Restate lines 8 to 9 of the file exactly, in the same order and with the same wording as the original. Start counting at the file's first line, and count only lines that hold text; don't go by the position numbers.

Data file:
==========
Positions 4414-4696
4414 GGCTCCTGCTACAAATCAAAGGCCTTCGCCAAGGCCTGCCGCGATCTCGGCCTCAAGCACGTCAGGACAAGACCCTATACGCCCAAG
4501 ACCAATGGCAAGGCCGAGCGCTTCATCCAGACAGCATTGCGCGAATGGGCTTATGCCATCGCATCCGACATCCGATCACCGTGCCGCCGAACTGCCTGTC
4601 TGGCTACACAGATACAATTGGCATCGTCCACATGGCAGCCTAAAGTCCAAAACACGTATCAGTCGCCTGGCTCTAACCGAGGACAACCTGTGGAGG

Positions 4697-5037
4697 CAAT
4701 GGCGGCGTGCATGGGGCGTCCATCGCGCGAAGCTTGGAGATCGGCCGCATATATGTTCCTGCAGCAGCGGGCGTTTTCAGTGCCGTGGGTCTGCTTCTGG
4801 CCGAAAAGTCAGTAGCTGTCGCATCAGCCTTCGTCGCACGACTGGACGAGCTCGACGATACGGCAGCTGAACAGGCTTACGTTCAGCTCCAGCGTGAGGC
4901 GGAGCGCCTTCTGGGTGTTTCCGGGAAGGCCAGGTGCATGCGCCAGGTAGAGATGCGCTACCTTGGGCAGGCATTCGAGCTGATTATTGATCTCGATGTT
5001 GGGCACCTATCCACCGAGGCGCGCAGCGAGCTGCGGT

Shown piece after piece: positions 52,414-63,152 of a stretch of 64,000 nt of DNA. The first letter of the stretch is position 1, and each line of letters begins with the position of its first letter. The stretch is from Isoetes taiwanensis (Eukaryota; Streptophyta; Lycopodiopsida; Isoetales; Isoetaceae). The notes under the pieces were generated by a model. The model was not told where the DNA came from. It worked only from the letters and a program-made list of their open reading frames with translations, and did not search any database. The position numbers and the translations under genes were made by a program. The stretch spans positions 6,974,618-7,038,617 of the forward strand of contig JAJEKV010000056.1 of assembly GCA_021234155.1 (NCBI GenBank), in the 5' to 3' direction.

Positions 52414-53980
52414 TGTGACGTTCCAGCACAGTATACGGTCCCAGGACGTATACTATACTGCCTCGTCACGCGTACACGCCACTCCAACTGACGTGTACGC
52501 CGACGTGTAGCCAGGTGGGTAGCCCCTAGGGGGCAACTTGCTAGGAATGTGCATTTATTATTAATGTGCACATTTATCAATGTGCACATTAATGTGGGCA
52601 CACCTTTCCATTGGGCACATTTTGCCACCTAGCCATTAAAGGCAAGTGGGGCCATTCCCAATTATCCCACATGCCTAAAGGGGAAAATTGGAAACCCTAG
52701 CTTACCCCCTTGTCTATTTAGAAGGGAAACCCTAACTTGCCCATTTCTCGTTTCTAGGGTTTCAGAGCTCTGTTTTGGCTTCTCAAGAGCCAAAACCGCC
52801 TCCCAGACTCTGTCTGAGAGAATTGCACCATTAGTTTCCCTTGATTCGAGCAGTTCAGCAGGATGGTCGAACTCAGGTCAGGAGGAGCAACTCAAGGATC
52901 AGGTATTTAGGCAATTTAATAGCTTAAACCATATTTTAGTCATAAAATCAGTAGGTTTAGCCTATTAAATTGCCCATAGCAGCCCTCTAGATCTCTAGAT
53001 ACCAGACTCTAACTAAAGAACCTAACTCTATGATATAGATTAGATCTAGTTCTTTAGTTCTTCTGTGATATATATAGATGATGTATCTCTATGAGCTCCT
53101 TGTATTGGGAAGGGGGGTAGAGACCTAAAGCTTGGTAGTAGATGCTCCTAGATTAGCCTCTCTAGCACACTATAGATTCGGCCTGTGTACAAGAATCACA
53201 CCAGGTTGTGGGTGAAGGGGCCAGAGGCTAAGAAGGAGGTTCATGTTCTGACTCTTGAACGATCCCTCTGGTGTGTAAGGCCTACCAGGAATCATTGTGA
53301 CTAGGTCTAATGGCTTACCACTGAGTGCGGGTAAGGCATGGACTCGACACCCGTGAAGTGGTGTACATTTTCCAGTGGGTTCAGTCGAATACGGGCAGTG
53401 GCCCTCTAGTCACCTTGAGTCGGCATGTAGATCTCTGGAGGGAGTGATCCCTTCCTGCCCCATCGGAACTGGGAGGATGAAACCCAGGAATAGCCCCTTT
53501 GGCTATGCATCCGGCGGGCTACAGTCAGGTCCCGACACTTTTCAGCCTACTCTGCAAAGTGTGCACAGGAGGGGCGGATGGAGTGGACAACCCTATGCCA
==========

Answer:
4801 CCGAAAAGTCAGTAGCTGTCGCATCAGCCTTCGTCGCACGACTGGACGAGCTCGACGATACGGCAGCTGAACAGGCTTACGTTCAGCTCCAGCGTGAGGC
4901 GGAGCGCCTTCTGGGTGTTTCCGGGAAGGCCAGGTGCATGCGCCAGGTAGAGATGCGCTACCTTGGGCAGGCATTCGAGCTGATTATTGATCTCGATGTT